"Whatever we will do from here on out, we will do together."

And they did. On the flight deck of the USS Nathan James, sixteen sailors took the oath once again to serve their captain and their country.

I cried. Who didn't? If you didn't, don't talk to me!  It. Was. A. Moment.

"I hear you and Bacon have been doing quite a bit of talking. 

No more talking."

I rubbed my hands together in pure glee during this scene. Chandler was on a mission. One more "loose end" to tie up.

Now let me preface this seems every week the show gives me a half dozen or more reasons to jump out of my recliner and yell profanities (that only a former sailor like me could come up with) at my television. Last week I was jumping and cursing and doing things I'd probably be arrested for in a dozen states but this week I was more subdued..though only slightly. (Of course my Twitter fans might disagree!)

I kept hoping beyond hope that Quincy would get his comeuppance. I was okay with keel-hauling but sadly that didn't happen. But I knew something would. The universe had to right itself.

And it did. 

When Chandler went to see Quincy, I was like "YES!!!!!" because frankly he looked like he wanted to throw that asshole overboard. Instead though, he's taking from him two things he desperately needs.

Human contact.

His chess board.

Looks to me like Quincy is going to be a very bored and lonely man on this trip.

Some favorite moments:

The vision of those dead monkeys in their cages. Rachel whispering "I'm sorry" to the monkey as she injects it with the virus.  That choked me up. Hard thing to watch.

"I know I'm not your mother but you've gotta eat, Mike.
I think I'm becoming a vegetarian.
Did you inform the galley?
I'm hoping to get over it."

(BTW, every reference XO makes from here on out about having eaten a monkey will be pure gold!)

"Okay everybody let's put our panties back on" --Tex to everyone

"I will follow you to the gates of hell." --Tex to Chandler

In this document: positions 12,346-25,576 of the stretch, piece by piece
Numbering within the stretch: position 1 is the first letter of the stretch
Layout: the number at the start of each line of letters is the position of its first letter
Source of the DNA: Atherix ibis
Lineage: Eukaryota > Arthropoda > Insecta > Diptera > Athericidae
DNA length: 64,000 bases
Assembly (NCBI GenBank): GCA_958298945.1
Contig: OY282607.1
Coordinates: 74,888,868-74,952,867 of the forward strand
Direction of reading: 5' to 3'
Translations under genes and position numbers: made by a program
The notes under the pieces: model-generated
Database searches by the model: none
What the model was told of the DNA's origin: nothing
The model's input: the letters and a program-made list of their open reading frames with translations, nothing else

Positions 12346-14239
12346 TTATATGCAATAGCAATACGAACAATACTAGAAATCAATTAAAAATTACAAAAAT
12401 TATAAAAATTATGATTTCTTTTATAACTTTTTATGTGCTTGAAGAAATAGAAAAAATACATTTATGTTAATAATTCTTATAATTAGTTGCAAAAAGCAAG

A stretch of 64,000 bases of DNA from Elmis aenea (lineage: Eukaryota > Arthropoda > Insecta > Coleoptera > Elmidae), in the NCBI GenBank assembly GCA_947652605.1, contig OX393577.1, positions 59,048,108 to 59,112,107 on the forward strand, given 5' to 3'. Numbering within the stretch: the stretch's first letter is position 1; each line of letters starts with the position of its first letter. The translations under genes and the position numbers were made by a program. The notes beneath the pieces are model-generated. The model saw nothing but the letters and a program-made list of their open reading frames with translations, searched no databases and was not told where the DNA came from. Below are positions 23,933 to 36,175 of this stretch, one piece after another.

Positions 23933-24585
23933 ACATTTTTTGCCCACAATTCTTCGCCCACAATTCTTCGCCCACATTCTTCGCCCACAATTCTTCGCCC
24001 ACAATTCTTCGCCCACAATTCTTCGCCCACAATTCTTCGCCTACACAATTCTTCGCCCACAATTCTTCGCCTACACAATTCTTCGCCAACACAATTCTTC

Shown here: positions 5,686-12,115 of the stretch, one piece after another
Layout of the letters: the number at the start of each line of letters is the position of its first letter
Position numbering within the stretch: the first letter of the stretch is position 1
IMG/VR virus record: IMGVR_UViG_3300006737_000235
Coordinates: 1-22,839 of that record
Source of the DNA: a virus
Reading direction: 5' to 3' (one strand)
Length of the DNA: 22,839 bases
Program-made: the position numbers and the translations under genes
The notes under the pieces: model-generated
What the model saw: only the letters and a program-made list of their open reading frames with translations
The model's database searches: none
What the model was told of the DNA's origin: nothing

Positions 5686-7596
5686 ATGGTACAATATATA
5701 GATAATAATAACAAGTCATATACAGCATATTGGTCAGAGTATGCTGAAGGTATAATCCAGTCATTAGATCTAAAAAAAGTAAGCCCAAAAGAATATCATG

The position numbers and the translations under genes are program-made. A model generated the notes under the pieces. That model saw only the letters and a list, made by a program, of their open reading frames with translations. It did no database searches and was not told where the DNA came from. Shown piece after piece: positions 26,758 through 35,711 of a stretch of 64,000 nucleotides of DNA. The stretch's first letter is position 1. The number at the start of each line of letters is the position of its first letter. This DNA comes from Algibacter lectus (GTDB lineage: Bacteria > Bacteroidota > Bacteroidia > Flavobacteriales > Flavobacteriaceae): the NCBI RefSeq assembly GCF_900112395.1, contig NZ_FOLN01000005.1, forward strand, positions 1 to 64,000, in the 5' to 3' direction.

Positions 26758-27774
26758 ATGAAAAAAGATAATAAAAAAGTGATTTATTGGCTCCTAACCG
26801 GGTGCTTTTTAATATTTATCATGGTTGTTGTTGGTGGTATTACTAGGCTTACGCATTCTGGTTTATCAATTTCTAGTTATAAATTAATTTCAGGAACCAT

Tex giving Rachel a pep talk.

Oh and we missed out on Slattery's facial expressions this episode but hopefully they will be returning next week. 

All in all...

Another solid episode. It wasn't fast-paced adreline pumping action and it wasn't supposed to be. It was an insight to human behavior and it was welcome.

Chandler is a man who has a strong gut instinct and knows how to use it. He can and should seek advice and guidance from Slattery and Jeter the end he needs to stick with his plan because so far, that's the one that works.  His ability to be a firm but fair leader is admirable in my book. (Those were the kind of leaders I respected when I served).  Even when Chandler lit into Foster, it wasn't personal, it was purely professional. Her and Green's actions could've gotten everyone killed...twice. He was also angry because she knew better. She took an oath. But he surely understands human frailty and weakness because eventually he had to publicly admit his own. I think owning up to his own mistake made him realize that what Foster did was just that...a mistake and just as he learned from his, she learned from hers.

Chandler's actions here prove he is once again, the epitome of leadership and he's also a guy we love to root for. He makes a mistake, owns up to it, moves on. He serves as an example to his crew. And because of that they will follow him as Tex said so the gates of hell.

We learned something about this crew tonight. We knew at some point that all this madness had to take its toll on them. I'm glad we got to see it because we've been asking the question since day one, what would happen if...well...this happened? These may be highly trained men and women but they are not robots. They think, they feel, they hurt, they fear. Fear is a natural emotion and a very powerful one at that. Every one on board that ship has it, it's just a matter of taming it.  What we saw tonight is how mutinies begin. People talk, they lose faith and trust, become suspicious, and then each begins acting in their own best interests. On a United States Navy warship, no one acts in their own best interests, they act in the interests of the entire crew and...their country. They are not individuals, but rather members of a team. One team. One mission. That's all. One weak link is all it takes to destroy it and the mission. In this case, the stakes are so high that one weak link can contribute to destroying the human race.

We're six episodes in and while it's been a wild ride, the crew of the USS Nathan James hasn't seen anything yet. Things are going to get worse and what they needed was one thing....hope. 

They got it.